Connections between Sex and Aggression

Article excerpt

Connections between Sex and Aggression. Dolf Zillman. Hillsdale, NJ: Lawrence Erlbaum Associates, 1984. 258 pp. $29.95 cloth.

Is there a biological linkage between sex and aggression in human beings, or particularly in men? Does sexual arousal naturally lead to aggressive behavior, or vice versa? Dubious assertions of the connections between sex and aggression abound in popular culture, and well-conceptualized hypotheses of sex-aggression linkages have been advanced in science. In his timely and useful book, Connections between Sex and Aggression, Dolf Zillmann (a) undertakes a review, integration, and assessment of theory and research on sex-aggression connections; and (b) develops a theory of connection between sex and aggression by means of the transfer of sympathetic excitation.


Zillmann notes that since connections between sexual and aggressive behavior have attracted scientific attention in various fields, the literature on this issue is scattered throughout the disciplines. There has been no integrative review of this literature, and investigators in each field are largely unaware of the work in the others. Zillmann, with the goal of bringing together the work on sex-aggression linkages, reviews voluminous research and provides a discussion of the hypotheses and evidence from comparative behavior, neurophysiology, endocrinology, and social psychology. A very brief summary of some of his main conclusions follows.

1. Research in comparative behavior does not suggest any general theory of a connection between sexual and aggressive behavior. Selective analogies with the sociosexual behavior of assorted animal species will not support conclusions about human sociosexual and aggressive-sexual behaviors. In human society, sex-related aggression is regulated by conduct rules (as all sociosexual behavior is), which vary significantly between cultures (pp. 35-60).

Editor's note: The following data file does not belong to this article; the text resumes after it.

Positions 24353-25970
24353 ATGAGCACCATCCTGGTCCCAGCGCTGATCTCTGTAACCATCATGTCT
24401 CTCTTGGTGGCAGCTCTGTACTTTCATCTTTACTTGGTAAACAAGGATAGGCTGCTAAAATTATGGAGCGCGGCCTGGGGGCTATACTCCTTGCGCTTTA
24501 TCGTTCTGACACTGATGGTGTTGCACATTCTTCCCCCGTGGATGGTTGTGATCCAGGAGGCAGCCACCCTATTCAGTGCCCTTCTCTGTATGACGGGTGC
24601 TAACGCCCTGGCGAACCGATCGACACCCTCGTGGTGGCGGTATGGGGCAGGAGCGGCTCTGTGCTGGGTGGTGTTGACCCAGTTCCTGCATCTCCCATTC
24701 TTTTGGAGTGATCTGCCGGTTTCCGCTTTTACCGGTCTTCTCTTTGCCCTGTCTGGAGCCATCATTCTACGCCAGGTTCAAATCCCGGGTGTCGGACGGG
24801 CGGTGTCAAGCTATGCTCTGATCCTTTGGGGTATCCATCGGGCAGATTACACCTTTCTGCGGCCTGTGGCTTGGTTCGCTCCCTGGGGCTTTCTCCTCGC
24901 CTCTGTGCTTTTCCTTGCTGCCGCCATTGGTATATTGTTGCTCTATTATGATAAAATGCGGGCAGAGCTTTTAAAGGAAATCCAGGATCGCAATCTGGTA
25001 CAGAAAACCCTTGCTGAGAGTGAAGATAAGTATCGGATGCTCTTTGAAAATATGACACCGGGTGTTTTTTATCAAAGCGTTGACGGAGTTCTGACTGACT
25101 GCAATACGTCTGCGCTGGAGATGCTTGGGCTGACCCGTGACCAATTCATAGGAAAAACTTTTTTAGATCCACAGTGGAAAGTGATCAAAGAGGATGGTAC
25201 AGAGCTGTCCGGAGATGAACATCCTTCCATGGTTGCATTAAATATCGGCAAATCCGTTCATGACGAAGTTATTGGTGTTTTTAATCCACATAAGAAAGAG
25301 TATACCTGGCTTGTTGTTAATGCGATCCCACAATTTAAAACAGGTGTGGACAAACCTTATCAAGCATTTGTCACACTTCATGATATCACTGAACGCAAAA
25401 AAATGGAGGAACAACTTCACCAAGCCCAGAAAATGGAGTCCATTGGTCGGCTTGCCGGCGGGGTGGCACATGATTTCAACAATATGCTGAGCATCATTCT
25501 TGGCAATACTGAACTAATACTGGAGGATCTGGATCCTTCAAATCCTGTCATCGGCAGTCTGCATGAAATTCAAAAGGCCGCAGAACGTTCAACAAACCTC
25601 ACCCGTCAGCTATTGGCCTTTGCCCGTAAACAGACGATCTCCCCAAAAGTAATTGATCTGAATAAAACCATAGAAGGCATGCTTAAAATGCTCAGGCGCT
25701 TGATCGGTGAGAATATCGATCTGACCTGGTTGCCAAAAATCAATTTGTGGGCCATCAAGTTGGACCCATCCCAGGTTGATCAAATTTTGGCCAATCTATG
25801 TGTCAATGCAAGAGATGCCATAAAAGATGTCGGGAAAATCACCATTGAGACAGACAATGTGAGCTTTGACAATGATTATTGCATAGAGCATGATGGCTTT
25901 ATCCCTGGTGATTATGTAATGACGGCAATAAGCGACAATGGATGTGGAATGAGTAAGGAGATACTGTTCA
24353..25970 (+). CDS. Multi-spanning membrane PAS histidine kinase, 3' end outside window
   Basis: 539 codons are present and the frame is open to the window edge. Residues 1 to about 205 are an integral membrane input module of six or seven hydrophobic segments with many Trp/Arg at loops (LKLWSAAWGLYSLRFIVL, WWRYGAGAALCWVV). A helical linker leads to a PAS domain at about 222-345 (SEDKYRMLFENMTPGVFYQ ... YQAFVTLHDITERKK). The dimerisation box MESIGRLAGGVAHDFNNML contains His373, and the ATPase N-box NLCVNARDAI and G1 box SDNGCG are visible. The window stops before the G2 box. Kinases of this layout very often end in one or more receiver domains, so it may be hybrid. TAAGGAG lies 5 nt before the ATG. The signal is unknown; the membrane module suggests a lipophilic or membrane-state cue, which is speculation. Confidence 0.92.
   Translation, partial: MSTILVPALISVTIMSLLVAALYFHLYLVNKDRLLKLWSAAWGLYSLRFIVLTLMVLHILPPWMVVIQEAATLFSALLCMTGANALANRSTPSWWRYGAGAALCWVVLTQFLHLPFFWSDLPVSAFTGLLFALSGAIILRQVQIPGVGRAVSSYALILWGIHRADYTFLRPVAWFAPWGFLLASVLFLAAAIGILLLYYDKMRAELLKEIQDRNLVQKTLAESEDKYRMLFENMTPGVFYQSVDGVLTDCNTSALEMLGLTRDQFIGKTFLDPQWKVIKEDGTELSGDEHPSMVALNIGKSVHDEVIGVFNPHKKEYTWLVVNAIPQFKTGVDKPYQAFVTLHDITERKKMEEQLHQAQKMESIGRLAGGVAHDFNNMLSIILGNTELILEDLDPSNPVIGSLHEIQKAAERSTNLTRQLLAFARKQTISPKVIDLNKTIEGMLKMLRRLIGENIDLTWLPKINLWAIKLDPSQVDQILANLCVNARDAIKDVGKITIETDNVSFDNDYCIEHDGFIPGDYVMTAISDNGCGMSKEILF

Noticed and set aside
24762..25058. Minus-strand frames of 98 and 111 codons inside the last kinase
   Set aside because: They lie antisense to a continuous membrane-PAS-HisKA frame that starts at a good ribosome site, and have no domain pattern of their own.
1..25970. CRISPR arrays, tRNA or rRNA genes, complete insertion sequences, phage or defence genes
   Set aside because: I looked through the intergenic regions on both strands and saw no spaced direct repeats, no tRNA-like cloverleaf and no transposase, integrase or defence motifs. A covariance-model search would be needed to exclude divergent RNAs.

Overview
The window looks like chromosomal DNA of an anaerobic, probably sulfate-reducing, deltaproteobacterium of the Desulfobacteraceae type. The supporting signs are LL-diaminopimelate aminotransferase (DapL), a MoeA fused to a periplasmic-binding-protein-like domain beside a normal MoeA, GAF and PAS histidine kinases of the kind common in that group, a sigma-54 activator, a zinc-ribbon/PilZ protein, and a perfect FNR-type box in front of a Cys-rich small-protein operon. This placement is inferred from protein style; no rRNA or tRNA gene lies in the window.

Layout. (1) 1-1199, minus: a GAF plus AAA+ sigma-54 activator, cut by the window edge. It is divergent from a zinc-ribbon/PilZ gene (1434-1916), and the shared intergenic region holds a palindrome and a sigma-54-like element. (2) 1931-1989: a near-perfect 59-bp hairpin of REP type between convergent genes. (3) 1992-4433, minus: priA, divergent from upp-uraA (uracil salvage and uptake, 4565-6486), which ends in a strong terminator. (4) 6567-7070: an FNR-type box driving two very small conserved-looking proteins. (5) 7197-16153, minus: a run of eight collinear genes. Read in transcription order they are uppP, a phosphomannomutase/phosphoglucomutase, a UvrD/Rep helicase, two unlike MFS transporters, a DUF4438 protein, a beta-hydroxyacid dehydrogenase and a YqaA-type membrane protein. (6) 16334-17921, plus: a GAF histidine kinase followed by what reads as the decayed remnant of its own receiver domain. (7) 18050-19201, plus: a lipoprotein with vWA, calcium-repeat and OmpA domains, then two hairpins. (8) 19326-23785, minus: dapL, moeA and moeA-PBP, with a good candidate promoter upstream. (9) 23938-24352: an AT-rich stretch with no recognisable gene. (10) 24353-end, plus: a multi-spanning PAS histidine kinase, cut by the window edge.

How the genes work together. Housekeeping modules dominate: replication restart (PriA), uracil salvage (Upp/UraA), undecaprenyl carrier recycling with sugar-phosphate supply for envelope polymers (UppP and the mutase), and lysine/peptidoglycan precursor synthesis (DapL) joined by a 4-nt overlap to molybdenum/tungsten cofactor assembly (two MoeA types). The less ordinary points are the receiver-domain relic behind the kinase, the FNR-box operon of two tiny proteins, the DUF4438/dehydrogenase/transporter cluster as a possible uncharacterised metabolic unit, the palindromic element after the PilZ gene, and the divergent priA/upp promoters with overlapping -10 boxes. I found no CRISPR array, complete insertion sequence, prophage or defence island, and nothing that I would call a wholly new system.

2. The hypothesis of excitatory spillage in the human brain from sexual stimulation to aggressive response, or vice versa, is not supported by research and raises more questions than it answers. It cannot at this point be assumed there is any sex-aggression link due to brain functioning (pp. 61-78).

3. Although androgen1 potentiates aggressive behavior in human beings, it appears to be mediated through the development of secondary sex characteristics such as muscular build and larger heart and lung capacity. For example, an aggressive disposition may arise out of the experience of winning fights because of superior fighting abilities rather than out of a direct effect (through the central nervous system) of androgen on disposition. Variations in androgen levels that occur naturally are for the most part not associated with co-varying levels of sexual or aggressive behavior. Thus, the influences of androgen on aggression are real, but indirect, and not subject to much variability without hormonal treatment at a massive and prolonged level (pp. 86-98).

4. Chromosomal aberrations in human beings may foster conditions (anatomical, dispositional, and social) that favor the development of aggressiveness but are not themselves directly implicated, nor do they enhance sexual propensity (pp. 98-102).

5. In studies of motivation and emotion, the view that aggressive drive (a hypothetical construct) readily converts to sexual drive, or vice versa, or that elements of the aggressive response are sexual, is not supported by the research. Thus, sexual stimulation does not generally facilitate aggressiveness nor vice versa. Neither do sex and aggression seem to disinhibit each other (pp. 115-129).

6. In studies of the facilitation of aggression by exposure to erotica, the key factors appear to be the excitatory potential (the potential for sympathetic and emotional arousal) and the hedonic valence (the subjectively experienced pleasantness or offensiveness) of the material, rather than the sexual theme. …